Glucose to Fuel: Investigating Renewable Resources for Glucose Production
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Cellulose is a key component in plant cell walls, and is the most abundant biopolymer in the world. Enzymes can be used to break cellulose down into glucose, which can then be fermented to ethanol fuel. Avicel (a purified form of cellulose), corn stover, acid treated corn stover, and paper pulp were tested using a commercially available enzymes to determine the effectiveness of the enzyme and which substrate was the most efficiently converted to glucose. Results indicate that paper pulp produces the highest glucose concentration, yielding 854.4Ug total sugar per ml of reaction in the form of glucose and trace amounts of xylose. Differences could be seen between the untreated and the pretreated stover, with pretreatment leading to more sugar production in the form of xylose. These commercial enzymes were then compared to a set of enzymes being isolated from Clostridium Thermocellum (CelFKRS) with and without a chaperonin-like ring structure attached (SC151). A new enzyme (CelA) was added into the existing mixture and a pilot experiment was done to determine ratios that would maximize glucose production. While the CelA addition showed promise, no considerable increase in glucose production could be obtained. Comparatively, the enzymes being isolated still fell short of commercially available enzymes in glucose production. These results demonstrate the current state of the art in commercial conversion of cellulose to fermentable sugars, and set the benchmark for the continuing investigation toward maximizing glucose yields.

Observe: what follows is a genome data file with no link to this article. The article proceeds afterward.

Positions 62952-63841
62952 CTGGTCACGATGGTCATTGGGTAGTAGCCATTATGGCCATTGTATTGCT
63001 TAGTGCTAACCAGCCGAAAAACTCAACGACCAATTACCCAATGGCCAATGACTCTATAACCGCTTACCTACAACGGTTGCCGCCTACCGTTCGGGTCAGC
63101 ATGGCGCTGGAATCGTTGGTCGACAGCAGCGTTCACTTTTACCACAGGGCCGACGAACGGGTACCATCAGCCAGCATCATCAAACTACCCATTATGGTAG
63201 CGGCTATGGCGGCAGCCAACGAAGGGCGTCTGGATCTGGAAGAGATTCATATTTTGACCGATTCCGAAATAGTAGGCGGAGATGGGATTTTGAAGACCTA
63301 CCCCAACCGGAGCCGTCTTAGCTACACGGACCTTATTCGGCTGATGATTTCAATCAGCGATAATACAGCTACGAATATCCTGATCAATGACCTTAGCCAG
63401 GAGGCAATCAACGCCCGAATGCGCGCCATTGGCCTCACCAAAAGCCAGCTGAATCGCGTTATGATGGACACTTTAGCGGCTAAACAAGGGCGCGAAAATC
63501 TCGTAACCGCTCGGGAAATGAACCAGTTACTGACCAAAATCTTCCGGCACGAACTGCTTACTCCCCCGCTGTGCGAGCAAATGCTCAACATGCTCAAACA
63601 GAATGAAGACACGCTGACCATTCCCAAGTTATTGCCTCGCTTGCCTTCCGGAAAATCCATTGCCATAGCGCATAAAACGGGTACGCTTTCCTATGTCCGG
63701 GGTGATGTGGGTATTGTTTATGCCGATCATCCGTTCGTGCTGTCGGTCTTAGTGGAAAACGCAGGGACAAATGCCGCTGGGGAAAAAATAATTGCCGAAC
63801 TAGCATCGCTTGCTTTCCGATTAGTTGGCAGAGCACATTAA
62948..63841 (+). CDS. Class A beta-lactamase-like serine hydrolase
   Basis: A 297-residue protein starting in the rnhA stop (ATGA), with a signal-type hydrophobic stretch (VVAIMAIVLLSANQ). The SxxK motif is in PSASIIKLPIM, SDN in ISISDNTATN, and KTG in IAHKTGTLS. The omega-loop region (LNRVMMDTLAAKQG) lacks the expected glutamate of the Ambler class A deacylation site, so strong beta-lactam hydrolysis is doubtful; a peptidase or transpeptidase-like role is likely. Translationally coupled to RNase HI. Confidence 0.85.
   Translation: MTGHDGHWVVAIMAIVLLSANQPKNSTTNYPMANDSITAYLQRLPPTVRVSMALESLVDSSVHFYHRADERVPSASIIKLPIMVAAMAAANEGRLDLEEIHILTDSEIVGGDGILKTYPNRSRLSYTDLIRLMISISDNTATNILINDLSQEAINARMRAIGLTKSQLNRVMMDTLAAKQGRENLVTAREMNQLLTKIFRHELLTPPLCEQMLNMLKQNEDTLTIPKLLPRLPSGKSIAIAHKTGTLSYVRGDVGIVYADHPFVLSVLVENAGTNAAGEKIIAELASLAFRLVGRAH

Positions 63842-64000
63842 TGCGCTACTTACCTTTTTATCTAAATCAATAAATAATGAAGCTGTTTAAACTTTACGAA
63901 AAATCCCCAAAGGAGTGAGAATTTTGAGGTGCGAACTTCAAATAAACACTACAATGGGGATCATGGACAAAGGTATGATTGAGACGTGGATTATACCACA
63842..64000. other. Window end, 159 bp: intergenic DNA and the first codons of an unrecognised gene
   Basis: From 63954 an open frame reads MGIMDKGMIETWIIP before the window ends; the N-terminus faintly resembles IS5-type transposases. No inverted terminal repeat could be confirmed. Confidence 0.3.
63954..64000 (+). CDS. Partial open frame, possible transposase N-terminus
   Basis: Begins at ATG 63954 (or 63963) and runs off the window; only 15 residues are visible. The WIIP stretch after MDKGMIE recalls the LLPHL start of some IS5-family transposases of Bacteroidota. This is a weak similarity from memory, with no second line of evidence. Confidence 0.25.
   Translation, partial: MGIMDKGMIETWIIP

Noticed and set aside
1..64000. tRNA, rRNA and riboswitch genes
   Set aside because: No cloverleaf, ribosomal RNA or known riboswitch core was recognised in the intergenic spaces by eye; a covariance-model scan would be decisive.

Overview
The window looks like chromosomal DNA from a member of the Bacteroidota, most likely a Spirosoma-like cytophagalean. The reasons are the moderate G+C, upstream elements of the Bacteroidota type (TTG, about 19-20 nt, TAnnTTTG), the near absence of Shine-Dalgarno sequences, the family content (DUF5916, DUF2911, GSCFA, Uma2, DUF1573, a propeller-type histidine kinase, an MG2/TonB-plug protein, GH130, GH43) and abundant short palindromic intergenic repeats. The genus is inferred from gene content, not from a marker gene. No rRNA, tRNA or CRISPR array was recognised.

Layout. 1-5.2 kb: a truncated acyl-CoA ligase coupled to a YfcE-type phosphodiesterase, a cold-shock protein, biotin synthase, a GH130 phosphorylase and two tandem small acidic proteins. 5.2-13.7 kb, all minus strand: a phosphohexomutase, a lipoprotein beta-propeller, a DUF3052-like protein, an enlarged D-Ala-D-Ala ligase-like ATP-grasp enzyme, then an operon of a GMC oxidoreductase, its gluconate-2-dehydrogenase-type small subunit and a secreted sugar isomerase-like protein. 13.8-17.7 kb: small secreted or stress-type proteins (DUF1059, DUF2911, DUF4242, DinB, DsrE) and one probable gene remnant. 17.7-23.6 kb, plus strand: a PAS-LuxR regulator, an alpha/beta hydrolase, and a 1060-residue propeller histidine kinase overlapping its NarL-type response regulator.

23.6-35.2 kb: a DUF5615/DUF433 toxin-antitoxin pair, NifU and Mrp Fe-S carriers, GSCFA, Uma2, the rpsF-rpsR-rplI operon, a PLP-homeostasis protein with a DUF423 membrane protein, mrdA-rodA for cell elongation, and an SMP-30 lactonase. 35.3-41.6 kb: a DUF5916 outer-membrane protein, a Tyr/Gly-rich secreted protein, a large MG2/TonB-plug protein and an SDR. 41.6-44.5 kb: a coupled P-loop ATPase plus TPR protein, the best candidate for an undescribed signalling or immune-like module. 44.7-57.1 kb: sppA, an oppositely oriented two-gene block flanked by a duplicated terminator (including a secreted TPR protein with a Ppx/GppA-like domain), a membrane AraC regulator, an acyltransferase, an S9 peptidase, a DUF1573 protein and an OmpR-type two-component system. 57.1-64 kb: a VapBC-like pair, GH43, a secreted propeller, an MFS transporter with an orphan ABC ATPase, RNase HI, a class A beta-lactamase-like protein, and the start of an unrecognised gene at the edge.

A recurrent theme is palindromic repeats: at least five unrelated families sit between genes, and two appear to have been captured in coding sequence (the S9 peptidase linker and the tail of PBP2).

Advisor: Charisse Buising ; Chad Paavola of NASA